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Having a Grape Time – Wish You Were Here! November 11, 2009

Posted by Toy Lady in Food, random stuff.
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PhotobucketYou know how I’ve always said “Anything worth doing is worth overdoing?”

Well, this isn’t one of those instances.  Really, it’s not!  Coming home from the farmer’s market with a mere peck of concord grapes is child’s play!  (Several years ago, a friend  and I drove to Naples and came home with bushels of grapes.  A peck?  Bah.)

However, it is an awful, awful lot of grape bread, and, tasty though it was, enough was enough!

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So clearly, some processing was in order, huh?

This is one of the reasons I took a “fall vacation” rather than a summer vacation, you know  . . .

The first thing we have to do is separate the seedy inner pulp from the purple skins.   It’s not difficult to squeeze the “guts” into a pan – just a little sticky, that’s all!

Photobucket However, two people working together make short work of it!

Ultimately we want all the grape, um, innards in a large-ish saucepan (for this amount of grapes, I used the small dutch oven) and all the skins in a separate bowl.  Or two.

As an aside, do you know that, when it comes to wines the purple grapes are called “black?”  I guess I can see why, huh?

Just an interesting bit of grape trivia there for you.

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Now that the grapes have been separated, and we’ve washed the sticky off our hands (and arms), it’s time to go to work.

We take the pot of grape ooze, and it goes on the stove – just bring it to a boil, and let it cook for a minute.

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PhotobucketMeanwhile, while we’re waiting for the stuff to come to a boil, I like to chop the skins.  This isn’t really necessary, but  I just think there’s something kind of off-putting about whole grape skins in my grape pulp.  And besides, it’s not like I’m going anywhere – not while there are 8 quarts of grapes on the stove!

See how much purpler the skins get when you chop them?  Pretty cool, huh?  Because there’s still a lot of liquid in them, we pulsed them in batches – but remember, you just want chopped, not pureed!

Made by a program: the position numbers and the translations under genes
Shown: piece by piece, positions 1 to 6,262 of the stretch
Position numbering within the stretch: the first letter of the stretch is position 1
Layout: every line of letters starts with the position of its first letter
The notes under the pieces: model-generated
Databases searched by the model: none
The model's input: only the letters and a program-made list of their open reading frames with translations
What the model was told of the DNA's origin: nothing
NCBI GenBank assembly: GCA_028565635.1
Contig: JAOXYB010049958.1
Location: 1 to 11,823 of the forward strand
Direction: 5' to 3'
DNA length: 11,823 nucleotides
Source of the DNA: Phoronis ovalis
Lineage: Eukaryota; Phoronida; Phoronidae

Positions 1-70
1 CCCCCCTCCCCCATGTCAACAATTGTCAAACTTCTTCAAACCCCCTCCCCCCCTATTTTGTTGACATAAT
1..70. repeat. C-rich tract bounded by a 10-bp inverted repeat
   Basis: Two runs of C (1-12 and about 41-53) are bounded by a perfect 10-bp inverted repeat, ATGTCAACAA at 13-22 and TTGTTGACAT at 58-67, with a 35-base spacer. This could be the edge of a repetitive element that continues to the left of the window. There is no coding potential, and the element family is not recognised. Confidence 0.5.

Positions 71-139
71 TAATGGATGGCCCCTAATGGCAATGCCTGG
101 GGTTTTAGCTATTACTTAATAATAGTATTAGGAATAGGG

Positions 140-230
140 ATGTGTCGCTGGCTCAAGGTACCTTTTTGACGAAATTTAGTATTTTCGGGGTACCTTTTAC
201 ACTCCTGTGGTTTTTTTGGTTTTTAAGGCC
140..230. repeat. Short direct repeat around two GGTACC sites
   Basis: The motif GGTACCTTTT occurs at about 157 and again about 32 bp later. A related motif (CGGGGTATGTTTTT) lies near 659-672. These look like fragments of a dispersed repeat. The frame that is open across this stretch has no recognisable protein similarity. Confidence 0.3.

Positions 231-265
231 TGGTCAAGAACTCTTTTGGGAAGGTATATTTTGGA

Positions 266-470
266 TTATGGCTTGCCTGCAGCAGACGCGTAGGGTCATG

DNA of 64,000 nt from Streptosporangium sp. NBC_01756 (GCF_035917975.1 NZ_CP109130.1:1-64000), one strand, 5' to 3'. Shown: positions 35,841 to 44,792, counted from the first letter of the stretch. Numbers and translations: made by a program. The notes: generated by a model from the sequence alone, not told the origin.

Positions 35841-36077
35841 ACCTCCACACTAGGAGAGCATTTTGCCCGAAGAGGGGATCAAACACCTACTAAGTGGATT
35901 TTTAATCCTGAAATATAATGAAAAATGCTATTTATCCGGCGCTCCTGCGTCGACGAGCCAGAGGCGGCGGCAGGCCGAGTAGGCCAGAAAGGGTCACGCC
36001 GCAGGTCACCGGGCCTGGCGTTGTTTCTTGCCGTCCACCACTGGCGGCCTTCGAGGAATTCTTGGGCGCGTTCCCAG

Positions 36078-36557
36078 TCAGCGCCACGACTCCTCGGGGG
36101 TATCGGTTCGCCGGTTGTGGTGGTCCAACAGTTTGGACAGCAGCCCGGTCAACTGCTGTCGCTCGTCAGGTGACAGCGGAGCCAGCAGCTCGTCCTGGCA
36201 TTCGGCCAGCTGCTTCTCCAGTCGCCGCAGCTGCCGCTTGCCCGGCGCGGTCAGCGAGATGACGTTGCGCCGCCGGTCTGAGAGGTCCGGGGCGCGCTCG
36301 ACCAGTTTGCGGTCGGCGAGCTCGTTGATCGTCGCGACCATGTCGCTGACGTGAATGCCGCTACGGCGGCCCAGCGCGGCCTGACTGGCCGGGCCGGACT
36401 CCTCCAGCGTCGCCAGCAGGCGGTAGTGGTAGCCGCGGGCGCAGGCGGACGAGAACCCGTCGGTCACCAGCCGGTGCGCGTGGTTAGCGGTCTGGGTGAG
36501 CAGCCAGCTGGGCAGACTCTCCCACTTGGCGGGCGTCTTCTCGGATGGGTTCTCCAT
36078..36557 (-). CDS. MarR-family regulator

Dump them right into another pot as you go – we went with the non-stick spaghetti pot.

PhotobucketRemember how we don’t want seeds in our grape pulp?  Well, now’s the time to do something about it.  Oh yay, right?

We just ran the slightly cooked inner grapes through the food mill, and voilá –  separated seeds!  I understand that one could push them through a strainer, but, to be honest, I’ve never not had a food mill, so I don’t know how that would work.  Just fine, I’d expect.

You’ll note that we’re, uh, milling the grapes right into the same pot where the chopped skins are patiently waiting.  It’s time to reassemble the grapes!  Well, sort of – we’re going to  put the insides and the outsides back together again, anyway.

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PhotobucketAfter you’re done making pretty patterns in the purple-and-green-swirls, give it all a good stir and bring it just up to a simmer, then remove from the heat and let it cool.  I let the whole mess sit in the fridge overnight before packing it up for the freezer.

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And it just seemed to work out that a peck of grapes – 8 quarts – after processing, became 4 quarts, which makes for some mighty easy math, doesn’t it?

PhotobucketOne quart is the perfect amount to make filling for a single pie, or, as I recall, it’s also a single batch of Nero Wolfe’s grape-thyme jam.  (OK, Wolfe made jelly, but I much prefer jam!)  Or it’s a good 4 batches of grape muffins.

Heck, I could probably even make grape smoothies.  Now there’s an idea . . .

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